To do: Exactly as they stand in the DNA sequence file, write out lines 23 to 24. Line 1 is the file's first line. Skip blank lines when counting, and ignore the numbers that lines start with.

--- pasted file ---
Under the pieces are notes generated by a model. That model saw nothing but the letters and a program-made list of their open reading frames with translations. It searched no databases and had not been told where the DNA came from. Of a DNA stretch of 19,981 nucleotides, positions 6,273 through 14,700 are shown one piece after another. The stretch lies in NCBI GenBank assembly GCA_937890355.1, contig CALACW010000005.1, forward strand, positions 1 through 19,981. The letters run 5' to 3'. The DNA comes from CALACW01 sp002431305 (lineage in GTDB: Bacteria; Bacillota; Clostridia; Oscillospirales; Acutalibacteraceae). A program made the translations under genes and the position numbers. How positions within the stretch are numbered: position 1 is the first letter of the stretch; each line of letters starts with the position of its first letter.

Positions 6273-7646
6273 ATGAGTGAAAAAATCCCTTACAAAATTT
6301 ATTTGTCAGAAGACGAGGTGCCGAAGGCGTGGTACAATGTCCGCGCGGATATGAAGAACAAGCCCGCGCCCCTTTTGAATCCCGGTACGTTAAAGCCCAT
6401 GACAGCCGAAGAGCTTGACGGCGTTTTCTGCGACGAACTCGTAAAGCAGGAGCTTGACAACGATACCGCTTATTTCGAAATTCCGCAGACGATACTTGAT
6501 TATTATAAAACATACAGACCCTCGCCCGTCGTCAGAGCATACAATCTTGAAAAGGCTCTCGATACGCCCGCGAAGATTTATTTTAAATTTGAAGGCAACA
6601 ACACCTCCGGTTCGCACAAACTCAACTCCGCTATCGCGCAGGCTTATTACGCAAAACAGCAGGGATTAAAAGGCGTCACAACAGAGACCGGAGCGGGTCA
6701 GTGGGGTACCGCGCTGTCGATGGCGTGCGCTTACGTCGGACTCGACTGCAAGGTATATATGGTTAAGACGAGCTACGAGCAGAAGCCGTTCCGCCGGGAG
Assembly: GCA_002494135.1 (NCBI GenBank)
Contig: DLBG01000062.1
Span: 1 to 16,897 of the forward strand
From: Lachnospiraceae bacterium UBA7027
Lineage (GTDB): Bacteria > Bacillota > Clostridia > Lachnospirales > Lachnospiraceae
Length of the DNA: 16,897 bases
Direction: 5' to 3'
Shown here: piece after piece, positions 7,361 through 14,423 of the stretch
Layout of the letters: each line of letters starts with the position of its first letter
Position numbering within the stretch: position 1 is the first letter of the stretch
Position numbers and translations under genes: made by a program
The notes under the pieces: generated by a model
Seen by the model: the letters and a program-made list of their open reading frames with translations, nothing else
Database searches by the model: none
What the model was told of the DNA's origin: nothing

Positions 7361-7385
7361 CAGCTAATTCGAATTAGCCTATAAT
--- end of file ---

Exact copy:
What the model was told of the DNA's origin: nothing

Positions 7361-7385